The issue of overcrowding in prisons has been a major issue of concern for a long period. Numerous strategies can be used to provide a lasting solution. Examples of such strategies include construction of more prisons, reduction in the number of offenders sentenced to jail, and adoption of alternative methods of punishing nonviolent offenders (Hough, Allen, & Solomon, 2008). Countries, such as Iran and the United States, have made numerous attempts to streamline their judicial system in a bid to reduce the number of incarcerations. It is important for all the departments of the judicial system to work in harmony with other stakeholders involved in running and managing correctional centers in order to find a lasting solution to the problem (Jefferson, 2011). Moreover, this will ensure those factors that contribute to the high number of inmates in prisons who are dealt with in an effective manner (Jones, 2009).

Workability of the solutions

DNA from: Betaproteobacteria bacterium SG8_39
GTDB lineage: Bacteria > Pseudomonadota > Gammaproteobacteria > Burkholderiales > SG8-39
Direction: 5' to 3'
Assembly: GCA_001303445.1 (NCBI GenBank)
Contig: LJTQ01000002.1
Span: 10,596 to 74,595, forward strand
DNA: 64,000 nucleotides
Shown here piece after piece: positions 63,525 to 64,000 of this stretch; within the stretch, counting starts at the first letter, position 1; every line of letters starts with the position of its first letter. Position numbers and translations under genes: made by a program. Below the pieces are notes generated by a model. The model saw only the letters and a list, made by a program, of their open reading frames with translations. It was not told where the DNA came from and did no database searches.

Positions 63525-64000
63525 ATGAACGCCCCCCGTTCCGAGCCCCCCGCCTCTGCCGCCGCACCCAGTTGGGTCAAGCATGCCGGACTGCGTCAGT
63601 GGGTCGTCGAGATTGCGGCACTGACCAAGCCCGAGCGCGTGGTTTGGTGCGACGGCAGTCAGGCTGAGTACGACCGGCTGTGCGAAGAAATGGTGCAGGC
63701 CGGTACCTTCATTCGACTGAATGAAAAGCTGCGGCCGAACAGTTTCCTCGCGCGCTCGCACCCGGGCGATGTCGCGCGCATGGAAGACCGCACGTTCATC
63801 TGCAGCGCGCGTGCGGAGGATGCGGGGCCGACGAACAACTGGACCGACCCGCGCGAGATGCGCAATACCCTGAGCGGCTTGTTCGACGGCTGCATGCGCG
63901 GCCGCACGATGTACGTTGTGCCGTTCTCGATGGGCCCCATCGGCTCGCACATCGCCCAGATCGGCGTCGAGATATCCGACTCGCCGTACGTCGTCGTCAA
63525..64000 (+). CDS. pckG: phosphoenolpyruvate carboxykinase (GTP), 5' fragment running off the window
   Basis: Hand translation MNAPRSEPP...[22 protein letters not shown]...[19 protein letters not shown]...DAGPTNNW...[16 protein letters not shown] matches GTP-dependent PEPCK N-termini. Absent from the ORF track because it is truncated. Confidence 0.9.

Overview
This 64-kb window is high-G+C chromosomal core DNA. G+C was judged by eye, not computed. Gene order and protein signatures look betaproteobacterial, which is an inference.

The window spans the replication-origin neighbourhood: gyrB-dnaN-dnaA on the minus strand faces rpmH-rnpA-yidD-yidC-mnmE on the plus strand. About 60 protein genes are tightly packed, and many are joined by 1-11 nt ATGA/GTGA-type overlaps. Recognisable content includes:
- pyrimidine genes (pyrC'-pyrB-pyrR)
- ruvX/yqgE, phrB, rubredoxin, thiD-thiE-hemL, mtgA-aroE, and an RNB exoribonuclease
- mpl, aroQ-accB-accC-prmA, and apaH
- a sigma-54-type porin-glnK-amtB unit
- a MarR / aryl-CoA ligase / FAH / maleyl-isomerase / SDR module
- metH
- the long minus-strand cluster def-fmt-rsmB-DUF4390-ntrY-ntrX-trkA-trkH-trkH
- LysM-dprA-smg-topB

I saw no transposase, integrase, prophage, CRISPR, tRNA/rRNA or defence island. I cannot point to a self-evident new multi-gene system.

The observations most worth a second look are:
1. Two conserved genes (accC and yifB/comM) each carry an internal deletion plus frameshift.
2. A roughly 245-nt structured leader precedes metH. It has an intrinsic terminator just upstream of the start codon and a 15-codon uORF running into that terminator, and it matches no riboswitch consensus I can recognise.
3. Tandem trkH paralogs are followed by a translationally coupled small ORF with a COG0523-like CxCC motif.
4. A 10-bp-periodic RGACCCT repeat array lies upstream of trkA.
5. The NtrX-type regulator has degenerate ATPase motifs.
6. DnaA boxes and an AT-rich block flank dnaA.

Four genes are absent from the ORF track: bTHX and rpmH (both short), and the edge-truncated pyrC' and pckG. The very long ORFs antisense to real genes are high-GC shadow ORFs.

Strategies that effectively addressed this challenge include the use of rehabilitation centers and the development of alternative methods for sentencing offenders (Taylor, 2008). These strategies have been effective because the number of criminals going to prison has declined significantly over the last five years. In the past, every criminal was punished by receiving a jail sentence that lasted from a few months to several years. However, this approach has been replaced by more effective ways of punishing offenders. Mitigation strategies, such as expanding the capacity of prisons and offering counseling to criminals, have not been very effective. For instance, the strategy to expand the capacity of prisons has not been fully implemented because it is a very costly undertaking (Hough et al., 2008). Expansion of prisons would require transfer of inmates to other facilities while the construction takes place. On the other hand, counseling has not been effective because many criminals agree to change but remain trapped crime circles due to the lack of alternative means of supporting themselves and their families (Hough et al., 2008).